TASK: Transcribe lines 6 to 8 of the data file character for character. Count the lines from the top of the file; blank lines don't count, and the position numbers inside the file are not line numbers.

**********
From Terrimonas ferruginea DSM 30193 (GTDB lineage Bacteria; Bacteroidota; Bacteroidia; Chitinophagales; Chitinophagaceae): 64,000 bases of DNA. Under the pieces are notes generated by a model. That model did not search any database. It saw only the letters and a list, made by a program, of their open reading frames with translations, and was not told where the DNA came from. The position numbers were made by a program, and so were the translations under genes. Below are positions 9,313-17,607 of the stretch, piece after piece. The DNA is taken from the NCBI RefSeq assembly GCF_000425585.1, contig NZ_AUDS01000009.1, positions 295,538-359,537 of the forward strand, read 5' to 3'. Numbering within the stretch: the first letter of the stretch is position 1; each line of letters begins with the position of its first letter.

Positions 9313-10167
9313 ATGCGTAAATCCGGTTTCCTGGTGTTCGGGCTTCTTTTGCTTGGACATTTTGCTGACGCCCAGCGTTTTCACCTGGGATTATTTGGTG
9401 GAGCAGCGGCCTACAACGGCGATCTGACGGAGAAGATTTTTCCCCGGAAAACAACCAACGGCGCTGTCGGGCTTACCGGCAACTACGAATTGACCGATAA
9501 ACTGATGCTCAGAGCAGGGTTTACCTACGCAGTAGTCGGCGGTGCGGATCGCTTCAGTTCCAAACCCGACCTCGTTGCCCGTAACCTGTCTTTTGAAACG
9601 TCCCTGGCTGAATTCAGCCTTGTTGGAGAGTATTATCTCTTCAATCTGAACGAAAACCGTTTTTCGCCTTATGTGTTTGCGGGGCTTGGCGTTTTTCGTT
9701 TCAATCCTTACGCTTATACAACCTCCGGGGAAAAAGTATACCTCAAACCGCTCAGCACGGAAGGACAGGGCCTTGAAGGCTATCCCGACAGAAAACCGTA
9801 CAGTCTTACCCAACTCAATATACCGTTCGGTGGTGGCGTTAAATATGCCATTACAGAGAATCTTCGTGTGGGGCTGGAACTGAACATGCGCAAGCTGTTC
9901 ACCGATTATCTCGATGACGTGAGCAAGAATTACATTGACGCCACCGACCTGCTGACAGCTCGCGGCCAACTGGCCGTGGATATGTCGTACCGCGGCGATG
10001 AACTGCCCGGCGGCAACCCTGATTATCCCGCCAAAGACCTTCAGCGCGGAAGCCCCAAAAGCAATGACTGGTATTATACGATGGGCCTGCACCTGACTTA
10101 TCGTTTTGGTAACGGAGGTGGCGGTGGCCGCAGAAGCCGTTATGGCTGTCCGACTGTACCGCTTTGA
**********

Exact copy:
9601 TCCCTGGCTGAATTCAGCCTTGTTGGAGAGTATTATCTCTTCAATCTGAACGAAAACCGTTTTTCGCCTTATGTGTTTGCGGGGCTTGGCGTTTTTCGTT
9701 TCAATCCTTACGCTTATACAACCTCCGGGGAAAAAGTATACCTCAAACCGCTCAGCACGGAAGGACAGGGCCTTGAAGGCTATCCCGACAGAAAACCGTA
9801 CAGTCTTACCCAACTCAATATACCGTTCGGTGGTGGCGTTAAATATGCCATTACAGAGAATCTTCGTGTGGGGCTGGAACTGAACATGCGCAAGCTGTTC